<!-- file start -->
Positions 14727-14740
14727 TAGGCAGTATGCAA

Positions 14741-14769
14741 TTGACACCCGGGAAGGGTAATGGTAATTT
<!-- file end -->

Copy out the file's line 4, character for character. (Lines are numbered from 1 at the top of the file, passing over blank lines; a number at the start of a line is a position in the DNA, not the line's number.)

14741 TTGACACCCGGGAAGGGTAATGGTAATTT